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China Is Essentially A Developing Count


Wang Xuekun

A few days ago, the House of Representatives of the United States Congress unanimously approved a bill that no longer classifies China as a developing country.

This is an interesting but irrational bill.

It’s interesting because this bill tries to define the national attributes of other countries in the form of domestic law. The representatives are openly placing the US above the United Nations with supranational powers. Indeed, they never hide their typical way of hegemonism to teach others about domestic affairs. This is being even more dangerous when the world is crying out for global governance.

It’s irrational because this bill takes no notice of basic facts. The rationale for this bill to classify China as a developed country goes by the logic that China, the world’s second largest economy only after the US, should be considered as a developed country like the US. This is simplistic and irresponsible.

One popular international standard to evaluate a country’s socio-economic development level is the Human Development Index (HDI). According to a report released by the United Nations Development Programme in 2022, China ranks 79th in the HDI, lagging far behind “fellow” developed countries.

Other criteria can be GDP per capita, China stands at US$ 12,800 and ranks around the 70th in the world. The GDP per capita of developed countries such as the US, Germany and Japan, is over US$ 30,000. In addition, there is a huge gap of development level between the coastal areas and the inland areas of China, thus enormously weakening the indicative significance of GDP per capita in China’s case.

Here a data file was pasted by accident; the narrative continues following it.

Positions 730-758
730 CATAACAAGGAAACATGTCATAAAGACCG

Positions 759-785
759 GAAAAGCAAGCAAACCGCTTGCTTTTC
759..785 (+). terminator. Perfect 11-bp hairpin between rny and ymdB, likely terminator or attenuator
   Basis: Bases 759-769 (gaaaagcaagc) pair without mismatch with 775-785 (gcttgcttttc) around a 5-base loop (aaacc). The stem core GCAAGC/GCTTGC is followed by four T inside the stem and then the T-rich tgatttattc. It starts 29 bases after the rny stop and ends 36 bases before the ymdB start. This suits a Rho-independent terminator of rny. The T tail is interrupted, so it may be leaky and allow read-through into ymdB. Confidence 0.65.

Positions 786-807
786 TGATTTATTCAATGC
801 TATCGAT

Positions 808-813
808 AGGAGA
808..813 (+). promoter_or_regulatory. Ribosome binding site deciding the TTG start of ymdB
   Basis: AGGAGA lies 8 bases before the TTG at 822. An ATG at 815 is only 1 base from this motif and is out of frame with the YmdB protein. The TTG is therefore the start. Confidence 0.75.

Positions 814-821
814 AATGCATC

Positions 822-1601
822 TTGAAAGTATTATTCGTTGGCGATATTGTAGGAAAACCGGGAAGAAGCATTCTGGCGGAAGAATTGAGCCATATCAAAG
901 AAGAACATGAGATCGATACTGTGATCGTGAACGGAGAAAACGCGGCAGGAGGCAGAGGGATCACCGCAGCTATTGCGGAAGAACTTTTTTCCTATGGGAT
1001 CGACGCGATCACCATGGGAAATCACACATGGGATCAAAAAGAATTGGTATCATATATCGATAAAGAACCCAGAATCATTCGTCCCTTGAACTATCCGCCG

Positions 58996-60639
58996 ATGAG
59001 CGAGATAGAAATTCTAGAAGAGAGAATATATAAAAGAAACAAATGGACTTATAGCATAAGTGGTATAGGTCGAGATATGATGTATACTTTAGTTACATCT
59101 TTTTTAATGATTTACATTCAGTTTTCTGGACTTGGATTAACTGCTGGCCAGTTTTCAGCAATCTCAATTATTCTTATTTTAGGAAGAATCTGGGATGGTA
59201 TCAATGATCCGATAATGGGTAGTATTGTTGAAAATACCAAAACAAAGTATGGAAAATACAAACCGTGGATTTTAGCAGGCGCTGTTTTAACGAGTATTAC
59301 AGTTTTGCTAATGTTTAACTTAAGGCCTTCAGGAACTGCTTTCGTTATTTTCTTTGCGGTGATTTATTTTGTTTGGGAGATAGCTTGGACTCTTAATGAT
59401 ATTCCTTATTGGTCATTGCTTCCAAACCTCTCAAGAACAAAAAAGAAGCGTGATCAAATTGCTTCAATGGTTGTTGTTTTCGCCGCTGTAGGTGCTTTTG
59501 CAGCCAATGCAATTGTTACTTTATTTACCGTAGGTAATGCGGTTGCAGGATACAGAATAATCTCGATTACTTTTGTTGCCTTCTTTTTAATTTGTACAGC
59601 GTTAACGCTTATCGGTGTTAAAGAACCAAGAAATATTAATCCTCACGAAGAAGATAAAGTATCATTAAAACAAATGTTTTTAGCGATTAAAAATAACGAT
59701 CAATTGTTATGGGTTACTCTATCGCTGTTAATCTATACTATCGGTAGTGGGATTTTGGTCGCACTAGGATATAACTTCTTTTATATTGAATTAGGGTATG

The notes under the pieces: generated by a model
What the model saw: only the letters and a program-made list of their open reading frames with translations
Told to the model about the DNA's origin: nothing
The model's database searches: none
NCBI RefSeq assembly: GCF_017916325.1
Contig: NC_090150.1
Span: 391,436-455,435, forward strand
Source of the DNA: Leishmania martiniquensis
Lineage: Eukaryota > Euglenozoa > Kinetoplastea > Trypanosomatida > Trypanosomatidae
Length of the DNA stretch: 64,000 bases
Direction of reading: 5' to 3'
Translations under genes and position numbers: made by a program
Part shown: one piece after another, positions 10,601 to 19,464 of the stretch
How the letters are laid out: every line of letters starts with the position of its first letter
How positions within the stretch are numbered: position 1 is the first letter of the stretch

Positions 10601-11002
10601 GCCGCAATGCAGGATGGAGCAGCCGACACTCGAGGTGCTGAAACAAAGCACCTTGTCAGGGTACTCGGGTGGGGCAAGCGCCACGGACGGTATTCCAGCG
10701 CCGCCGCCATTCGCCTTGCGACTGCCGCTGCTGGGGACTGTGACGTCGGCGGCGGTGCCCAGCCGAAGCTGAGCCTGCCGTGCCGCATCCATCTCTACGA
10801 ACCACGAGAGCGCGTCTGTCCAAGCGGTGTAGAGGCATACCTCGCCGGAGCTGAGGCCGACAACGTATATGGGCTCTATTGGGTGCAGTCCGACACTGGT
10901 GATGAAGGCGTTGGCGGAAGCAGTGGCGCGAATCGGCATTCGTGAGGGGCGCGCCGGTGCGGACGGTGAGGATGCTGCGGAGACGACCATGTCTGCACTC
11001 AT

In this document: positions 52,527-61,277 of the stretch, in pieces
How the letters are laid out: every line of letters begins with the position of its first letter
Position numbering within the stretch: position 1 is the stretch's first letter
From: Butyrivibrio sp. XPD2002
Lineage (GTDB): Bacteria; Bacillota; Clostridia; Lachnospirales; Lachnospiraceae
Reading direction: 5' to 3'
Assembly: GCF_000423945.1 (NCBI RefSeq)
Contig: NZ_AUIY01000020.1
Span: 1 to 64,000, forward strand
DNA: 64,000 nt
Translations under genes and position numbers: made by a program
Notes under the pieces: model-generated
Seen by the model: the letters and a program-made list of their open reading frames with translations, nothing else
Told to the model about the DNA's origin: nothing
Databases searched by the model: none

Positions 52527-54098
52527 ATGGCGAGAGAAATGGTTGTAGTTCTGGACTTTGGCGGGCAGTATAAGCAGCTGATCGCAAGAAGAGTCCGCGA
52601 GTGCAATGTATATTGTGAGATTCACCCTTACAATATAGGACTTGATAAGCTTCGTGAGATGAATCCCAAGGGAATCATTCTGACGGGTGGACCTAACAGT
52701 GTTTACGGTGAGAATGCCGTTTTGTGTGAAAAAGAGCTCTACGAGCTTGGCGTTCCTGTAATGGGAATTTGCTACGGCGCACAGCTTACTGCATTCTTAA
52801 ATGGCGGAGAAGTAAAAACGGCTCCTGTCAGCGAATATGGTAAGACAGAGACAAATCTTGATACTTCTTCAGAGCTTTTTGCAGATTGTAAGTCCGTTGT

Another important indicator is the industrial structure. For most developed countries, the first industry makes up 1-2% of the economy, while for China it is around 8%. The tertiary industry of developed countries takes 60% or even 80% of the economy, in contrast with 40% of China.

Last but not the least, we can look at the rate of urbanization, which is usually above 80% in developed countries. That of China stands at just around 65%. And in terms of sub-indexes of HDI such as the life expectancy index, the education index and the income index, China ranks only around the 80th.

Therefore, it’s reasonable to say, China will remain the largest developing country in the world in many years to come.

The irrational bill carries an ulterior motive.

By defining China as a developed country, the US attempts to deprive China of its developing country status, and force China to assume international obligations not commensurate with its strength. The US also attempts to “decouple” China from other developing countries, isolate China politically, and make China the “only one” that belongs to neither developed world nor developing countries. It is an all-out effort to curb China’s development and cut off China’s flesh-and-blood ties with the developing world.

  China is a developing country, not only economically, but also politically, which is clearly defined by its essential characteristics and foreign policy.

Most importantly, achieving common prosperity is the immutable goal of China’s development.

China pursues a people-centered development philosophy. The mission of the CPC is serving the people wholeheartedly and satisfying people’s needs for a better life. It is with 73 years of effort that the CPC lifted 800 million people out of poverty, developed the whole-process people’s democracy and made the people true masters of the country.